This, frankly, is because, in line with current thinking, Germany is unlikely to abandon the Euro – Jahncke’s idealistic view of the impact this would have on the Eurozone economy ignores the calamitous political fallout that would follow, since the Euro was originally a Franco-German project intended to concrete the two countries economically and politically at the heart of Europe.
Jahncke does correctly observe that the EU cannot afford to bail out Ireland, Portugal and Spain, a widely-held view. Raoul Ruparel, economist with the think tank Open Europe, which stands for Eurozone reform, believes a bailout for Spain alone would cost in the region of €650 billion – and Spain is by no means the most heavily indebted southern European nation (Monaghan, 2012).
The three articles I have selected all assess the beneficial economic impact of a German exit from the Euro on weaker Eurozone countries, and how it would be a less destructive option than say Greece, or Spain making an abrupt, emergency exit, but they have not included any reasons that would persuade Germany to go. As I briefly outlined above, the political damage a German exit would do to the EU would be immense.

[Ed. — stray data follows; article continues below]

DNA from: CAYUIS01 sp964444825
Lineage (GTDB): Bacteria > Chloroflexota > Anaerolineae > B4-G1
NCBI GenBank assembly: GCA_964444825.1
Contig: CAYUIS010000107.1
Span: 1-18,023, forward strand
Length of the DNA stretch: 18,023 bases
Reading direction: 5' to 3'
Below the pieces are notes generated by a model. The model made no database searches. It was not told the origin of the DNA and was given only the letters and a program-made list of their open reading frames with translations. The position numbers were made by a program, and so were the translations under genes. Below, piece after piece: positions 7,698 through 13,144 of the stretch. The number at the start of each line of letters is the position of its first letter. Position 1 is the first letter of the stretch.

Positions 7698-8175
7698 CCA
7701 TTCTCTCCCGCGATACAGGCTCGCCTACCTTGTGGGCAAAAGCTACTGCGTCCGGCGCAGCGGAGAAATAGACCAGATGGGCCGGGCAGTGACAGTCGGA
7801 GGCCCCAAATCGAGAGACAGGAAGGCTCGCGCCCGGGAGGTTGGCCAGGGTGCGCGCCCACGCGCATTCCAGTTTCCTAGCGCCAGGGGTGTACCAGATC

Jahncke refers to the hounding Germany would receive from other nations were it to leave the Euro. Germans don’t seem concerned. A recent poll suggested that 51% of Germans feel their country would be better off outside the Eurozone (Telegraph, 2012).
But of course Germans are unhappy that they feel they are propping up southern European nations whose uncompetitive economies and bloated public sectors, not to mention their dubious financial credentials for joining the Euro in the first place, have left them with huge fiscal commitments.
Ian Bremmer from the Financial Times says Germany is too successful economically precisely because of the Euro, which it entered at a favourable rate and so enjoys a more competitive position vis-a-vis other European nations. Germany’s exports currently account for 9% of the world’s total exports and it would undoubtedly become less competitive out of the Euro, so there would be a significant economic ‘hit’ to take on Euro withdrawal (Bremmer 2011).
Raising the question of a German withdrawal is more to do with an academic exercise conducted in the media than anything to do with Realpolitik – the latter says that this is an issue German voters should consider ahead of important domestic elections in 2013. But the reality is that Germany will not leave the Euro. Germans, perhaps mindful of their history, perhaps aware of their political commitment to the EU, simply will not abandon a currency, which, as Europe’s strongest economy, it had the most to lose from joining in the first place. Economists and others may pontificate about withdrawal but the German reality is this: it simply has to make the Euro work.
Hannah BARKAN (Student at Loughborough University)
Texts that are used: